I'd say that for moderately midgey conditions it's probably better than nothing, but that when midge-mageddon strikes the Thermacell is as effective as anything else - which is to say, not very.

What does a long-term user say?

I've only used this unit for a few months, but I know a man who's had one for seven years, so I thought he'd be worth asking:

"My experience has been that if used exactly as recommended - i.e. allow about 10-15 mins burn time for it to warm up, keep it completely flat and use it when there is little wind - it is pretty effective in creating a safe space within a limited sheltered area - enough for a tent entrance or for a couple of people sitting cooking" says Colin Wells.

"It seems to shoo away most insects - including non-target species. I have observed foraging beetles for example changing direction abruptly and high-tailing it out of the exclusion zone at a rate of knots."

"However, I think you are correct to assume it has its limits and that mass midge attacks may well overwhelm it. So far maybe I have just been lucky. What I would say however, is that if there is intermittent breeze it loses effectiveness completely. Often such conditions would also deter midges from flying, but in peak conditions when there are gusty breezes and then lulls, it can give an opportunity for the vampiric blighters to continue business as usual."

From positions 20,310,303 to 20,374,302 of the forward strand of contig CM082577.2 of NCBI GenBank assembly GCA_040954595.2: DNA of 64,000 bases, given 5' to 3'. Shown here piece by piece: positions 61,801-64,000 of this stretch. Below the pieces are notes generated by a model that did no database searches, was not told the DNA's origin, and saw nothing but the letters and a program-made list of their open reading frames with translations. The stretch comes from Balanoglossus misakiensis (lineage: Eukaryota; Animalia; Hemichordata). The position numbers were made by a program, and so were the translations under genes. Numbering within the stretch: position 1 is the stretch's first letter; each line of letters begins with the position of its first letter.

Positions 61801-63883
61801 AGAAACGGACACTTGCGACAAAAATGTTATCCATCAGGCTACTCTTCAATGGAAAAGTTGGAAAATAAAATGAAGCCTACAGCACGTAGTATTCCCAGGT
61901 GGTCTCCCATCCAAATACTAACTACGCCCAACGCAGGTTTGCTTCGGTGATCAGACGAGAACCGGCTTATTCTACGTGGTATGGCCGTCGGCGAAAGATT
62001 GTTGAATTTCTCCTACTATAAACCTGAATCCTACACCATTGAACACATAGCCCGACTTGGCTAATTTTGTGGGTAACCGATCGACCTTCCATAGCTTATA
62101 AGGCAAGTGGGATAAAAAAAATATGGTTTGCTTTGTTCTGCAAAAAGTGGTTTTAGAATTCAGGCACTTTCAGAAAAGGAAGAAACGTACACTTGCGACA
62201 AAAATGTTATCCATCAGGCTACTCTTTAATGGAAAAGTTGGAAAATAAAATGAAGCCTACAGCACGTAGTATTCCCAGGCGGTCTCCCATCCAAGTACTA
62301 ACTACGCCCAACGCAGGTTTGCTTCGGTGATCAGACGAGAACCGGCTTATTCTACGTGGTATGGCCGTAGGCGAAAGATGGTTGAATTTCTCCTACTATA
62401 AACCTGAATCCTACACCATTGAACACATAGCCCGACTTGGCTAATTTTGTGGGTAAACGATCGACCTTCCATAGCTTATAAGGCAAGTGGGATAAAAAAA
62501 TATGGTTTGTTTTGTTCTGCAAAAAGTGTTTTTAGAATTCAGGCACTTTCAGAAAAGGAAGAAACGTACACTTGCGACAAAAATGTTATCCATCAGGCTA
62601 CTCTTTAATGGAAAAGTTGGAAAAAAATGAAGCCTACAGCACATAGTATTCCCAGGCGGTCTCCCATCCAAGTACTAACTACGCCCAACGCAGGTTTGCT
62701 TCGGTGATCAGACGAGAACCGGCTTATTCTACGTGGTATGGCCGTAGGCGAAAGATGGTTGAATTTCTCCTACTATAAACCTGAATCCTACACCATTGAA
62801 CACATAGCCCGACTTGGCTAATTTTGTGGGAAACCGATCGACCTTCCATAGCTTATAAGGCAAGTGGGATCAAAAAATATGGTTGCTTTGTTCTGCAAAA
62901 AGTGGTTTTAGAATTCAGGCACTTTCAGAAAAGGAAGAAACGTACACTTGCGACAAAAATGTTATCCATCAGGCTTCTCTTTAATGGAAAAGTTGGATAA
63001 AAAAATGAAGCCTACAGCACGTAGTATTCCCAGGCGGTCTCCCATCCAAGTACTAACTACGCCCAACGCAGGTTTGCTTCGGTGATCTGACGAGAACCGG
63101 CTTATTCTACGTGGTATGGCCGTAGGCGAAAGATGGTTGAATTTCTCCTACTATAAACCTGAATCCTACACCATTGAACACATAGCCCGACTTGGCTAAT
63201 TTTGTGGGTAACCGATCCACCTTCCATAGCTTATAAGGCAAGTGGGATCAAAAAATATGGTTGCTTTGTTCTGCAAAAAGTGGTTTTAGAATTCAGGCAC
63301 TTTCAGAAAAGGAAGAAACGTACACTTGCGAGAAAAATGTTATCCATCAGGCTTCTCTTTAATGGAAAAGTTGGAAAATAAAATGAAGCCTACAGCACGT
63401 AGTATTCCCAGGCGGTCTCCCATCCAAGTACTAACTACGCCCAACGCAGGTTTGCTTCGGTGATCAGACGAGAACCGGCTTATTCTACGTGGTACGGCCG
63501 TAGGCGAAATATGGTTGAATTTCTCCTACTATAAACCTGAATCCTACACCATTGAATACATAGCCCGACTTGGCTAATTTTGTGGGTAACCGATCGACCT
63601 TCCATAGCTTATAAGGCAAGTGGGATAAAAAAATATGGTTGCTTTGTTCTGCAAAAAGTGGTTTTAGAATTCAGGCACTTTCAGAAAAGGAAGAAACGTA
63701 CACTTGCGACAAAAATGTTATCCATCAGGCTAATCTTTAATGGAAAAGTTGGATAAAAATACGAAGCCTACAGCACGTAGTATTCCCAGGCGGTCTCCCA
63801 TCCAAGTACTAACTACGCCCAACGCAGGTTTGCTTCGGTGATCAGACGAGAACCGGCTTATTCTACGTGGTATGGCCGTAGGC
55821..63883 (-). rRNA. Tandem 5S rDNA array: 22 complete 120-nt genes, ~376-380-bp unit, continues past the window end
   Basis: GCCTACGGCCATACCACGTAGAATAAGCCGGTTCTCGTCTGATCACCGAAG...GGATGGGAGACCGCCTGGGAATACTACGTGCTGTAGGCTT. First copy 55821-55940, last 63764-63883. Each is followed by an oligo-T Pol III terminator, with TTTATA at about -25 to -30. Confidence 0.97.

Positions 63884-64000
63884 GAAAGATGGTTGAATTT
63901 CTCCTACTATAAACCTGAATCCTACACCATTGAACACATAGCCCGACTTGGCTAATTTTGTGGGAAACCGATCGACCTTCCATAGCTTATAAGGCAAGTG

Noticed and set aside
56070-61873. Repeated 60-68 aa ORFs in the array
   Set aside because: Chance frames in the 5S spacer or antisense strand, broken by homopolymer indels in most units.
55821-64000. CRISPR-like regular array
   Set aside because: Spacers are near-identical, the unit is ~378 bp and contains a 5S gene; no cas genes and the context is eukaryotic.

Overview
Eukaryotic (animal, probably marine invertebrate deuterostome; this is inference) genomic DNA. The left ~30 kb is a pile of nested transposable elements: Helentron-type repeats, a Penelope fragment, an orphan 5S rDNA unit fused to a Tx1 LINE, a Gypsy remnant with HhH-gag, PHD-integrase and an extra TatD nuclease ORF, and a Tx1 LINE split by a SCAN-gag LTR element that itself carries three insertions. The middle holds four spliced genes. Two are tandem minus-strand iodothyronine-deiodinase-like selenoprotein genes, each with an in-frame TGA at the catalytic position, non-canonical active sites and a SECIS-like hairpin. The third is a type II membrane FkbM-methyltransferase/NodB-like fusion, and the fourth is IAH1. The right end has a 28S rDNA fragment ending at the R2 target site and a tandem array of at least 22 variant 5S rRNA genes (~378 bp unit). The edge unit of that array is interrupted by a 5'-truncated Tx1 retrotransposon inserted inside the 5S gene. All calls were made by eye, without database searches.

"So I've never relied on it completely and always have a Plan B. In the end, nothing really beats Smidge, if you want a midge/cleg/mozzie bite free day."

"My answer to the question: 'Does it work?' is: 'Sometimes, depends...'"

Thanks Colin!

Not for use in confined spaces, like a closed tent  © Dan Bailey
Not for use in confined spaces, like a closed tent
© Dan Bailey

Are there any health recommendations or use restrictions?

The idea of sitting in a chemical cloud doesn't really appeal, but weigh this against the possibility that you might not also have to wear insect repellent - itself often quite nasty stuff.

This advice is from the company's website:

Only for outdoor use as an insect repellent. Do not use indoors, in tents or in any enclosed area. Do not insert anything other than Thermacell mats into the appliance. Cover or remove all exposed food. Do not leave appliance unattended or use in windy conditions. Do not expose appliance or mats to rain. Do not attach appliance to your body or clothing. Place appliance on a flat, stable surface with the grill facing upward...

The advice on confined spaces would have been good to know before I used it all evening in a zipped-up tent awning (there's nothing like reading up on a product before pressing the switch). I won't do that again. But it has to be said that my tent was virtually midge-free while the air just outside was thick and humming with them - so in close quarters the Thermacell clearly works, even if that's not recommended for your health.

Weight

The MR150 weighs about 180g, plus a bit for the gas cartridge. It's a robust device, but quite bulky, and between the size and weight I'd be unlikely to pack it for my usual weight-conscious backpacking trips. For me this is more of a car camping thing.

Refills